Coming to a town near you—an art project for monarchs

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Jenny Kendler, Milkweed Dispersal Balloons, Archival inkjet print, 2014
Jenny Kendler, Milkweed Dispersal Balloons, Archival inkjet print, 2014

Among all the many seed distribution strategies I’ve seen discussed or proposed, this one is both simple and beautiful. Jenny Kendler’s Milkweed Dispersal Balloons project consists of a mobile unit towing a flotilla of balloons filled with milkweed seed. As the artist says on her website:

The artist and a team of performers walk the specially designed cart through Midwestern cities, engaging with families and individuals, by passing out biodegradable balloons filled with floating cloud-like milkweed seeds. These transparent balloons are pinned to people’s shirts with buttons showing fragmentary close-ups of monarch wings, as the story of the interaction between milkweed and monarchs is told.

In slightly less than a decade, Jenny Kendler has become widely known as an artist/advocate for biodiversity. She’s currently the first artist-in-residence with the National Resources Defense Council, co-creator of the Endangered Species Print Project, and has exhibited her work internationally. Most of her projects—with names like Tell it to the Birds, Wild Blotters, and A Place of Light and Wind—are about reconnecting (mostly) urban-dwellers with the natural world. In one project description, she recalls the relationship kids have with nature—picking up worms, getting excited about dandelions, and just playing in the dirt. Lifelong gardeners are able to maintain that relationship (if not their love for dandelions), but for too many individuals—and corporations—with adulthood comes distance and, often, the need to subdue and conquer.

Milkweed Dispersal Balloons, Custom-printed buttons, 2014
Milkweed Dispersal Balloons, Custom-printed buttons, 2014

I like this attitude; in many ways, my garden is my attempt to maintain some kind of connection to the wild. So far, that hasn’t included the cultivation of asclepias syriaca, and it’s unlikely to. As much as I’d like to have a meadow situation with sun-loving pollinator-friendly plants, I haven’t the conditions for it, so I do what I can with pollinator-friendlies that are good in partial shade.

To be clear, this is an awareness-raising project. The problems underlying monarch endangerment aren’t going to be solved by seed balloons. But we need more than scientific reports and cautionary rants—we need the artists and all the other help we can get before the bats, bees, and butterflies get wiped out altogether.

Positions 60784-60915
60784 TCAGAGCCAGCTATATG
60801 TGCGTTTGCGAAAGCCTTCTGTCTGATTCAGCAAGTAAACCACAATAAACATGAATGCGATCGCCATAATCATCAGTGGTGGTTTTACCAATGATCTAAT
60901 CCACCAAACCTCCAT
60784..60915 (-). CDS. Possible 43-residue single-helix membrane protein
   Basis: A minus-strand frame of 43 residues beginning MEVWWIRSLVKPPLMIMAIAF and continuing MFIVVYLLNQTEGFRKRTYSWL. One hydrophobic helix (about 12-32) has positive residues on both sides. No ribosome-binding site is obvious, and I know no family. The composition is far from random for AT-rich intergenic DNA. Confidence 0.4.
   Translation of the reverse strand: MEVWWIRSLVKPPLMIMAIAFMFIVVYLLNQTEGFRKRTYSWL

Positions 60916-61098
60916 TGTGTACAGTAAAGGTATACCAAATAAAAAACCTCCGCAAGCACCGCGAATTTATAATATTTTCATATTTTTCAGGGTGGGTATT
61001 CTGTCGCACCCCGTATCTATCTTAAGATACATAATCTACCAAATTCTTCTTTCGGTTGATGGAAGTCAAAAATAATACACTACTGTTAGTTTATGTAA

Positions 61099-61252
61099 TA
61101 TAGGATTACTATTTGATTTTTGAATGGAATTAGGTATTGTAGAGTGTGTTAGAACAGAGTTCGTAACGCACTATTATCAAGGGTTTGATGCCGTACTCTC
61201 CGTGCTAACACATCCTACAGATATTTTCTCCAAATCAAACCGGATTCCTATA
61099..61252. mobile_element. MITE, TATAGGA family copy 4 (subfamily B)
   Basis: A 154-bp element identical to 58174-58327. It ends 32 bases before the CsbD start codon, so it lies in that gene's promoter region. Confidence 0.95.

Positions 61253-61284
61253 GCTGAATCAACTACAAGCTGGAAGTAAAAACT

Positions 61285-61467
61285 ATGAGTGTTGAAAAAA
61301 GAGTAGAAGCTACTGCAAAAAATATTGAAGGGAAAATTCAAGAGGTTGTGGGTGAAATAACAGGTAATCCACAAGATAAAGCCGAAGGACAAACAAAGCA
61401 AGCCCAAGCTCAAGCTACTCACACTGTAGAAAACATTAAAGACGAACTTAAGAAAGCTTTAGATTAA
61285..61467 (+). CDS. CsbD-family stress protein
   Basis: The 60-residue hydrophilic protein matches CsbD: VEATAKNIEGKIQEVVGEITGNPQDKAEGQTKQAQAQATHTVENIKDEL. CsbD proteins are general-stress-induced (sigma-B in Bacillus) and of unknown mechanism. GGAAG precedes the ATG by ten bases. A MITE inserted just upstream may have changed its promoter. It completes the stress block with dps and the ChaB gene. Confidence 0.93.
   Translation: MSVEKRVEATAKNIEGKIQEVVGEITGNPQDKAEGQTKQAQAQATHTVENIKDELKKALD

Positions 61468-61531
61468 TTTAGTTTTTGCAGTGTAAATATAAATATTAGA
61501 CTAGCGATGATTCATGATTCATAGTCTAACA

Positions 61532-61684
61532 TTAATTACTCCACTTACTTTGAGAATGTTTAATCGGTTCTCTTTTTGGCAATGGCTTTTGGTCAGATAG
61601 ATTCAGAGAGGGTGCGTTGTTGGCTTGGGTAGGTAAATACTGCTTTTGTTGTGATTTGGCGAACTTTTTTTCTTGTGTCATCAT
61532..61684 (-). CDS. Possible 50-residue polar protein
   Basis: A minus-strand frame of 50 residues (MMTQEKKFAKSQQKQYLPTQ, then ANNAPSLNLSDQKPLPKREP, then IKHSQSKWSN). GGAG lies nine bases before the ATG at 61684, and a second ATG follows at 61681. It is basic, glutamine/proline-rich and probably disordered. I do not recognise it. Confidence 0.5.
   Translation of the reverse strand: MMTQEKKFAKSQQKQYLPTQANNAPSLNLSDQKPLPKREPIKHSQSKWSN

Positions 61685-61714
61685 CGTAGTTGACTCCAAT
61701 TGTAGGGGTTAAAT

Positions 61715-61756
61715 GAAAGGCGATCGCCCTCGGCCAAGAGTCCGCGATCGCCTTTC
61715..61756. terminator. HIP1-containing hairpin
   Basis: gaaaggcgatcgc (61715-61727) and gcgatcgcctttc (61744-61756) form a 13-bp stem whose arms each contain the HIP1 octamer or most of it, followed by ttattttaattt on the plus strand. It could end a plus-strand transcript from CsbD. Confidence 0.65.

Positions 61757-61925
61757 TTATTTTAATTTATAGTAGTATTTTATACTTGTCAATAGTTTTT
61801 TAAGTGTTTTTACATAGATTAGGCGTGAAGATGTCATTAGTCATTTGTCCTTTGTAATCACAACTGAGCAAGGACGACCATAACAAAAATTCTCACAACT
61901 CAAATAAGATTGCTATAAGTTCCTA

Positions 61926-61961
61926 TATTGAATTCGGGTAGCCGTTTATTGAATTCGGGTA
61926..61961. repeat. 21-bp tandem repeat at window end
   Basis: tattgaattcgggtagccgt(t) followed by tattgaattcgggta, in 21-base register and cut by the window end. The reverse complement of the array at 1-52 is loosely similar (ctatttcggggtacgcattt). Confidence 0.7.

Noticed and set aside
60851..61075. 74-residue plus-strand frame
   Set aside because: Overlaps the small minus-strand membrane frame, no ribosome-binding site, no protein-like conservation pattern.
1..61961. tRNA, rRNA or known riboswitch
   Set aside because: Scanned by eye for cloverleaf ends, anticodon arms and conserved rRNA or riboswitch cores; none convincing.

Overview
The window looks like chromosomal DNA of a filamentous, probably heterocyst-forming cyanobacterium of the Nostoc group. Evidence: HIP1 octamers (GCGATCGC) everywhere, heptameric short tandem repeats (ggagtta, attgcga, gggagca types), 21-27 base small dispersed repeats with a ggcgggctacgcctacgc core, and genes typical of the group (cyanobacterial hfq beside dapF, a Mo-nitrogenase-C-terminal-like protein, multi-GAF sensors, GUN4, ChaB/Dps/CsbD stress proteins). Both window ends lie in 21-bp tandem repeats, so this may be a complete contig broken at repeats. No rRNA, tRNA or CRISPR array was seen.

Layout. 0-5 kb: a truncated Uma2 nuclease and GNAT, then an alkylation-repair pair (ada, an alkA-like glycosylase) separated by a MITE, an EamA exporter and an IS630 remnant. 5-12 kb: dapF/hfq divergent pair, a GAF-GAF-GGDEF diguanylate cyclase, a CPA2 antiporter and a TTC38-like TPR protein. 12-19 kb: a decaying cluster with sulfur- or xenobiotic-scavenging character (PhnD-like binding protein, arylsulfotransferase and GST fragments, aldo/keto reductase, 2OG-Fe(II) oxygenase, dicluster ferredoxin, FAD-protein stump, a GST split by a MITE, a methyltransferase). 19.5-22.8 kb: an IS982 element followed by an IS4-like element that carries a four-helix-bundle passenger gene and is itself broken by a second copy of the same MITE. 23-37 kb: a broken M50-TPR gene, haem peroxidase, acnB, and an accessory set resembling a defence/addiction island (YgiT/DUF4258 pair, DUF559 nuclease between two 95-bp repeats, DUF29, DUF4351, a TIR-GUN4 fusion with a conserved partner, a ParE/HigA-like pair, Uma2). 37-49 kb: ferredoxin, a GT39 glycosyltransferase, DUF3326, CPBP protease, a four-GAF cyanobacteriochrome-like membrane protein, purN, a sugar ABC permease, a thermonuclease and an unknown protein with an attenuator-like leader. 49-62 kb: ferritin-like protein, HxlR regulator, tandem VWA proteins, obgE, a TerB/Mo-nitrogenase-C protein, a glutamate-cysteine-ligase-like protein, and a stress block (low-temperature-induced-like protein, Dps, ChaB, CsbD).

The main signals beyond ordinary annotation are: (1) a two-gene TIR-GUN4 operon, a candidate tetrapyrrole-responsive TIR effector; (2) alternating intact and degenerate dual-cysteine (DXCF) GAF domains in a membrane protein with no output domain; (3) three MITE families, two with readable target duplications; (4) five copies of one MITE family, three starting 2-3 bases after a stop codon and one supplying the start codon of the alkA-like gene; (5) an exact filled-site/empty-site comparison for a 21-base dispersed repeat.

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Elizabeth Licata

Elizabeth Licata has been a regular writer for  Garden Rant since 2007, after contributing a guest rant about the overuse of American flags in front gardens. She lives and gardens in Buffalo, N.Y., which, far from the frozen wasteland many assume it to be, is a lush paradise of gardens, historic architecture, galleries, museums, theaters, and fun. As editor of Buffalo Spree magazine,  Licata helps keep Western New Yorkers apprised about what is happening in their region. She is also a freelance writer and art curator, who’s been published in Fine Gardening, Horticulture, ArtNews, Art in America, the Village Voice, and many other publications. She does regularly radio segments for the local NPR affiliate, WBFO.

Licata is involved with Garden Walk Buffalo, the largest free garden tour in the US and possibly the world,and has written the text for a book about Garden Walk. She has also written and edited several art-related books. Contact Elizabeth: ealicata at yahoo.com

9 COMMENTS

  1. Alas, I do not live in the Midwest, but I do live along the Monarch Migration Route along the CA coast.

  2. People really need to stop dumping more plastic into the environment. Planting seeds is a great idea but balloons are not. What do people think happens to them. They don’t decompose, they get eaten by wildlife or flushed into rivers or just remain in the soil pretty much forever.

  3. We need to ban all the systemic insecticides. Corporate greed is killing our wildlife.

  4. Well I have no doubt that the artist’s intentions are good…but I can’t help but squirm with discomfort over the distribution method. Pollinator Week is June 15-21. Plant something for the pollinators! ~Julie

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